Children are notorious for getting eye infections or having accidents that result in injuries to the eyes. However, treating these issues is more complex due to the age and development of children compared to an adult. Certain eye drops are approved for use in children based on studies that have shown the drops can be used safely. Other eye drops have not been evaluated in children or have been shown to pose additional risks if given to children under eighteen. When your eye doctor is treating a child, the doctor will prescribe drops that have been shown to be safe but are still effective for the treatment.
Types of Infections that Need Eye Drops
One of the most common reasons for prescribing eye drops to a child is due to an eye infection. These infections can be viral, bacterial, fungal, or parasitic.
Based on the type of organism causing the infection, the correct eye drop can be prescribed to treat the infection and improve the symptoms.
Red eyes with lots of mucus discharge are commonly associated with a bacterial eye infections in children.
A single red eye with associated eye pain may be due to a viral eye infection from a herpes virus.
Eye Drops for Infections in Children
If the infection is from a bacteria, the eye drops will be antibiotic eye drops. There are many different drops and ointments which are approved for use in children.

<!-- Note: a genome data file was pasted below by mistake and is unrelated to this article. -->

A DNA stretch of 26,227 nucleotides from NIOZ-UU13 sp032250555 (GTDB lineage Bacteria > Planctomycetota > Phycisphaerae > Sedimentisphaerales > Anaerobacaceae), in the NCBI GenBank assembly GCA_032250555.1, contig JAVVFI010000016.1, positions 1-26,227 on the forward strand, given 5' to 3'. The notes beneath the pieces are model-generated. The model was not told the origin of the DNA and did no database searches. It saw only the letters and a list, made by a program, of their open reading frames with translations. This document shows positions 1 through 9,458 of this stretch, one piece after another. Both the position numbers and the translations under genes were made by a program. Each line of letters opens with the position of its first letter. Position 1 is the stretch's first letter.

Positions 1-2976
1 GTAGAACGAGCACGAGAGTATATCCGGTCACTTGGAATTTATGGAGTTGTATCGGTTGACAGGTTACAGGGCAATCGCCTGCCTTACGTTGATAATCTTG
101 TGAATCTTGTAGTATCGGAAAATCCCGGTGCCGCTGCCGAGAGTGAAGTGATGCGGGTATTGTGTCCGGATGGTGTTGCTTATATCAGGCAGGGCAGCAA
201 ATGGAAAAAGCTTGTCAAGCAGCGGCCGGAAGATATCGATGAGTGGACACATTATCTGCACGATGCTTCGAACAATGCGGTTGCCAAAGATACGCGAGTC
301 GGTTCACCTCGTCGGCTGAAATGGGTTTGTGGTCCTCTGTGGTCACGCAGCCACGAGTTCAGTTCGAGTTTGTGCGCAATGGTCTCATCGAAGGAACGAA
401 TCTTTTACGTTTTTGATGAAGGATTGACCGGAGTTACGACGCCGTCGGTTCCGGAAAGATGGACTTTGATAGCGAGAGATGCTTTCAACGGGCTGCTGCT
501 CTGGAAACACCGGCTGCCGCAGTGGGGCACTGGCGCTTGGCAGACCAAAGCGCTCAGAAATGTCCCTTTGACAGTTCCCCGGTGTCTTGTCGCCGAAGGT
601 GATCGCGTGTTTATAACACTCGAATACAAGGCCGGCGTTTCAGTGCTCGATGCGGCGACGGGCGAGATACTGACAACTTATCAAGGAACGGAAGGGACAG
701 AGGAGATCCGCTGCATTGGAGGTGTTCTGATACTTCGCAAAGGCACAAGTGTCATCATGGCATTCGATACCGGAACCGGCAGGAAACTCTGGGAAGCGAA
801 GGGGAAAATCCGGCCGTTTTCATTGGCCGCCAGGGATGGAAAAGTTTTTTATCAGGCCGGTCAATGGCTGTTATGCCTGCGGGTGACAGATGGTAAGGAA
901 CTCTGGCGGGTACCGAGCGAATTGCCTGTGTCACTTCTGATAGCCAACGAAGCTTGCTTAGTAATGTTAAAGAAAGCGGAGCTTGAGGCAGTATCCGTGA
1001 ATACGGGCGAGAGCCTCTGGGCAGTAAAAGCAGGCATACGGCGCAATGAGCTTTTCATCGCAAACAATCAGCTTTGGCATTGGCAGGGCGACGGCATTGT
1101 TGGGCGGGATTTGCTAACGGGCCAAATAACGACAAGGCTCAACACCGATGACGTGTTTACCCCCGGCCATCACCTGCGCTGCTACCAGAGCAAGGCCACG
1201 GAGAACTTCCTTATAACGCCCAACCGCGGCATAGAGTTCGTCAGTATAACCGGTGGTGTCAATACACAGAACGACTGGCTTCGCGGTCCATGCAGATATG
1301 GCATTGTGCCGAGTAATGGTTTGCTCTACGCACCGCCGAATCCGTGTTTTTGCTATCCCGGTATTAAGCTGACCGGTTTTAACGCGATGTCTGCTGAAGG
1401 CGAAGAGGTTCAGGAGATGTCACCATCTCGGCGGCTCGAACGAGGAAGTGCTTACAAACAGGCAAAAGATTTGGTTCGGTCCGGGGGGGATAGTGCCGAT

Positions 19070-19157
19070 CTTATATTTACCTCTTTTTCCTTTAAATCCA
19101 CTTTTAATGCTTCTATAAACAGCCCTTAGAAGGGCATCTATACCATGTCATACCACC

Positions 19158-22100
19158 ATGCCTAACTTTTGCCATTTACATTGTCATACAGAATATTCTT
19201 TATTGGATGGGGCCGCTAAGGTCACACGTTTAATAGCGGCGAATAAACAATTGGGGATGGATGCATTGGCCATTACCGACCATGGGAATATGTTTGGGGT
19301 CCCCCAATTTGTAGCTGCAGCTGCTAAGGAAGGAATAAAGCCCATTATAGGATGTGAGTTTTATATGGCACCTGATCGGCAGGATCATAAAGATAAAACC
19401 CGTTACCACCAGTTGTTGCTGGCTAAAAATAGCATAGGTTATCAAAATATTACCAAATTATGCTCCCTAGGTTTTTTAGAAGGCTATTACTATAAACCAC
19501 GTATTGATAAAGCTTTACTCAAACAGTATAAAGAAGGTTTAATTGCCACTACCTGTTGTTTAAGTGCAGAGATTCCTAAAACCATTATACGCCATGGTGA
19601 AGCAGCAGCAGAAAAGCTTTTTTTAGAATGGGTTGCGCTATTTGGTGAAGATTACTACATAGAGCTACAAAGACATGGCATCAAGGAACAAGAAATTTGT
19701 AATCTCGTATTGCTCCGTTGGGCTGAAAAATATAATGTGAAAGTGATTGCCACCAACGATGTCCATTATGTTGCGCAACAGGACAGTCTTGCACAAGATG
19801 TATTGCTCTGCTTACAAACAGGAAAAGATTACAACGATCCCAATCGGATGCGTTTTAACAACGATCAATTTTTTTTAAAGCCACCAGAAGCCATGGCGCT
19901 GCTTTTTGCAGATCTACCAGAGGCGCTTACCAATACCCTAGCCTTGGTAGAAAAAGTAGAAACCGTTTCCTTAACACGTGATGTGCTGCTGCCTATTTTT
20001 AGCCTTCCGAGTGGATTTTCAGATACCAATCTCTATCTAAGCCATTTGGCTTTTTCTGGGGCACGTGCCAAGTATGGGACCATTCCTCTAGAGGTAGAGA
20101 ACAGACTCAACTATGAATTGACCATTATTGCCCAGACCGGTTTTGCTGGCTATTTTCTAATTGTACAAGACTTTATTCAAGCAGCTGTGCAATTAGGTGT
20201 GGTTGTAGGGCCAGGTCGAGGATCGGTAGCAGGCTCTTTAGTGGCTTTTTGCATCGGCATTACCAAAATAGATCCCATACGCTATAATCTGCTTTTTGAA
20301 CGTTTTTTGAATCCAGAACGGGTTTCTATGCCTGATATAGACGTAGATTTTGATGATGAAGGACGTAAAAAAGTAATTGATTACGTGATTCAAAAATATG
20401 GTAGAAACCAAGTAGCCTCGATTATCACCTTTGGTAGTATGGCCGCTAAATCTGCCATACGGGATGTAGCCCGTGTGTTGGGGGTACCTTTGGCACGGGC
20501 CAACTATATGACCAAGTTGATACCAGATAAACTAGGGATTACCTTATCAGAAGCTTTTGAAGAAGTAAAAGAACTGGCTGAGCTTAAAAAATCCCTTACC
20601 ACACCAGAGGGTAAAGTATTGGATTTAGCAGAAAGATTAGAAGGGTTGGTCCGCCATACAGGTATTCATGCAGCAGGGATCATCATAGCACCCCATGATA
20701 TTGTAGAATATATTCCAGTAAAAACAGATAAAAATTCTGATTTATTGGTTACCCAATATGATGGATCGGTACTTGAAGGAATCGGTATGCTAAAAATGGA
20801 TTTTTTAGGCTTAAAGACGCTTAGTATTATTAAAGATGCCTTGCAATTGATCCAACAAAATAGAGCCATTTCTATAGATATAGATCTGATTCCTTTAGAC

Among the most frequently used antibiotic eye drops for children are Polytrim (polysporin and trimethoprim), Vigamox (moxifloxacin), and Genoptic (gentamicin).
Ointments used for children can be either erythromycin or ciprofloxacin.
For a viral infection from a herpes virus, the drop approved for use in children is Viroptic (trifluridine), but additional oral medications may also be needed.
Eye Inflammation in Children
If the eyes are red, irritated, and swollen but there is no active infection, the inflammation may be the primary problem.
Instances in which inflammation is the main cause of the symptoms are frequent and require the use of a steroid eye drop to reduce the inflammation and improve the symptoms of redness, burning, pain, and light sensitivity.
Steroid Eye Drops for Kids
Many steroid eye drops are not authorized for any pediatric usage due to concerns about potential side effects.
However, there is a stand-alone eye drop, FML (fluorometholone), that is approved for use in children over the age of 3.
Additionally, there are two common combination eye drops which include a steroid and antibiotic that can be used if there is a concurrent infection contributing to the eye problems.
The combination of eye drops Tobradex (tobramycin and dexamethasone) and Maxitrol (neomycin, polytrim, and dexamethasone) are both approved to use in children.
Other Eye Drops for Kids
Other eye problems such as allergies or glaucoma may need specific drops to treat the condition.
In nearly every class of eye medication, there is at least one drop that is approved for use in children.
When a child is needing any medication, the overall health and well-being of the child are the priority, and any potential risk must be seriously considered the best effort is made to only utilize medications approved for use in children.